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Encourage Good Behavior in your Toddler

Paul Banas
Author Paul Banas
Submitted 11-01-2007

It is important to motivate children with positive words, especially when they need to be corrected. Here are some thumb rules that can help you protect their blossoming self-esteem while gently helping them to distinguish their do’s from their don’ts:


  • Use ‘No’s prudently. When you use ‘no’ too frequently, it tends to lose their impact. Reserve the ‘no’s’ for serious, life-saving behavior and just let the small stuff be.

  • Learn to differentiate between deliberate behavior and unintentional behavior. Do not assume they are misbehaving on purpose all the time.

  • Avoid labeling. It is very damaging for children to constantly hear how clumsy they are, that what they are doing is wrong, etc. Avoid saying sentences that have a “you” followed by a negative term. When active kids are swinging from the drawers, replace the “You will break that! Get off!” with more neutral “That will break the sofa.”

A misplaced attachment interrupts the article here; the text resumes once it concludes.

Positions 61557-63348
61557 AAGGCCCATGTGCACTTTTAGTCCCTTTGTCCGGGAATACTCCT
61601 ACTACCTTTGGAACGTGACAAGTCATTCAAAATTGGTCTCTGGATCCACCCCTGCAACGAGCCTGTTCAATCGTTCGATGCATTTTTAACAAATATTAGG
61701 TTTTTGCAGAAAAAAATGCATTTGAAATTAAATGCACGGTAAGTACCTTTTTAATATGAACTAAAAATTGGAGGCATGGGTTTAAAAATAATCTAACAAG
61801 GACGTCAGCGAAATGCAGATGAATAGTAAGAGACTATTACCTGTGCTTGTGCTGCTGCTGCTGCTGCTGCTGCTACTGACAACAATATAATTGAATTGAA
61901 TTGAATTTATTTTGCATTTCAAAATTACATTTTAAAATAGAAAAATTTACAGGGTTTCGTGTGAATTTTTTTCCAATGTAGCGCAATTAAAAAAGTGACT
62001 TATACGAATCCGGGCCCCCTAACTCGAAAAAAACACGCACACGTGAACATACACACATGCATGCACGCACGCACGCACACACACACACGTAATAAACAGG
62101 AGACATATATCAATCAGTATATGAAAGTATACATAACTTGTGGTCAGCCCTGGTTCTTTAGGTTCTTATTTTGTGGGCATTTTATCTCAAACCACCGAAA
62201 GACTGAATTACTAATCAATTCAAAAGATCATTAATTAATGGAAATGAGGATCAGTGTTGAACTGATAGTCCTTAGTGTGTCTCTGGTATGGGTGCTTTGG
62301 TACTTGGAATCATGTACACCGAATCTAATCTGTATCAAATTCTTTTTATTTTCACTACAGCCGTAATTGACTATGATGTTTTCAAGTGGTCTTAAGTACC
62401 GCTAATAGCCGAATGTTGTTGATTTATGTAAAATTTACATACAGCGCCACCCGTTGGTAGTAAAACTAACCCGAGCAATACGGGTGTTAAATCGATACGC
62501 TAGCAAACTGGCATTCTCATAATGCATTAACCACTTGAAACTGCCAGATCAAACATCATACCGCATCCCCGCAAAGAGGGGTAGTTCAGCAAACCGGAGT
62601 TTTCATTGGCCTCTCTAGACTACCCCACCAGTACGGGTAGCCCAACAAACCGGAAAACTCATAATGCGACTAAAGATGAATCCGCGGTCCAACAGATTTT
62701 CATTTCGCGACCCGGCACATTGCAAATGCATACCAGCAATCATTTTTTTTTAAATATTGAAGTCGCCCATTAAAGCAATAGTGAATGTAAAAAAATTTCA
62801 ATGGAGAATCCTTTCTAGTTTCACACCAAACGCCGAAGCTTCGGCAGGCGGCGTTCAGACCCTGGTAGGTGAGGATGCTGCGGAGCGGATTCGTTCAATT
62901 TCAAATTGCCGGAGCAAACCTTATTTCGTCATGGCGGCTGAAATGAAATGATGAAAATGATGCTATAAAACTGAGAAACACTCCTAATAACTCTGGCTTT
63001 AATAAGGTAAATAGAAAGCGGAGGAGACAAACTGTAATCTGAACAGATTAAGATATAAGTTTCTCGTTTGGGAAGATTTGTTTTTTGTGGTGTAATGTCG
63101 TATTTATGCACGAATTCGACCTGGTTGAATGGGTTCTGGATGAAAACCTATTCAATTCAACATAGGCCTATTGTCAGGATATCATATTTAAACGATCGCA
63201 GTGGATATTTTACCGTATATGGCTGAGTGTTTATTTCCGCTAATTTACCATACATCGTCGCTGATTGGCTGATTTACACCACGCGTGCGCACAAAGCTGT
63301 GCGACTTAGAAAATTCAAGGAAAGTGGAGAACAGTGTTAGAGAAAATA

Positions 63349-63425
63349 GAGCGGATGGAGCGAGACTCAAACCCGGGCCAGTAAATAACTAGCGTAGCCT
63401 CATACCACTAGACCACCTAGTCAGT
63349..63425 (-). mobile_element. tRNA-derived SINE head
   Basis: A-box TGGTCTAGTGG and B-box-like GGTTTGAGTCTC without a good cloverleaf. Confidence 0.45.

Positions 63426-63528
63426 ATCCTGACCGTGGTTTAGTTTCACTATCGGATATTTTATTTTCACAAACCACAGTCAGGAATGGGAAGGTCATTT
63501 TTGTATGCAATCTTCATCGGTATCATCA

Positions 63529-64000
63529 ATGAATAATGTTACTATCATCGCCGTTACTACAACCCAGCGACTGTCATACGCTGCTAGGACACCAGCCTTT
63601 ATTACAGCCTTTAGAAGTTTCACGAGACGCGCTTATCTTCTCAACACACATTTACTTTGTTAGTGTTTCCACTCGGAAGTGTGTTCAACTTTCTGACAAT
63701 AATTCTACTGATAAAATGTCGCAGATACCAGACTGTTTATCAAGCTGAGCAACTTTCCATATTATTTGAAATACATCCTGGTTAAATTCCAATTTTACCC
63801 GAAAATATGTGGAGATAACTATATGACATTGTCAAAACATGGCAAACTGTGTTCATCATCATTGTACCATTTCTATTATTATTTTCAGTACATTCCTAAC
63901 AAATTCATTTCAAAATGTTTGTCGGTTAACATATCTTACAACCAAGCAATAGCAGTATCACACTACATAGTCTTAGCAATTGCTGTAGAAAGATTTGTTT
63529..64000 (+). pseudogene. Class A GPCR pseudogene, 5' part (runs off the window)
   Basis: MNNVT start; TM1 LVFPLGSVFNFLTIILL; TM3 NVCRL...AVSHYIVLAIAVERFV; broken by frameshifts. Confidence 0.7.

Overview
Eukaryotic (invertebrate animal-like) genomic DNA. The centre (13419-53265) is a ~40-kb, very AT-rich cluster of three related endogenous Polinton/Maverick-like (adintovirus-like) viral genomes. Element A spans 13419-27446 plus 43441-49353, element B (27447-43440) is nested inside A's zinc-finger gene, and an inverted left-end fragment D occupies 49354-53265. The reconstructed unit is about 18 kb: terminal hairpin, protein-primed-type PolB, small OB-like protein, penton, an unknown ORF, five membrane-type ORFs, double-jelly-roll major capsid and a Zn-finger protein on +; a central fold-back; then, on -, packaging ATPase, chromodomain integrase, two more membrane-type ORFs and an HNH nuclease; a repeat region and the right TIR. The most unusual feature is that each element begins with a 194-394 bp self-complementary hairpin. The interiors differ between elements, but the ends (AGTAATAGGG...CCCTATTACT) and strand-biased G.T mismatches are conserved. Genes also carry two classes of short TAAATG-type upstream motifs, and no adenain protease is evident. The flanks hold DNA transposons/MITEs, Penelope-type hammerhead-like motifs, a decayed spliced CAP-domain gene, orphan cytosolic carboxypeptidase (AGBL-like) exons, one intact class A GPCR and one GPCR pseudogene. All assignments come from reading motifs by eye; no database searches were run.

• Distract with suitable alternatives. If you want to distract children from destructive or harmful activities, replace them with alternatives. If the issue is toddlers who bite, suggest that they could play with a toy instead. If the children are jumping on the sofa, offer the floor to them as an open-ground for jumping.

  • Take timeouts. Parenting is a full-time job; it and can get on your nerves. Whenever you feel the pressure get to you, take a small break instead of taking it out on the child.

  • Most importantly, acknowledge and reward good behavior.
Motivating, like parenting, is an on-going process—so keep at it! And you will have happy children who not only like to get kisses and hugs, but lavish you with them too.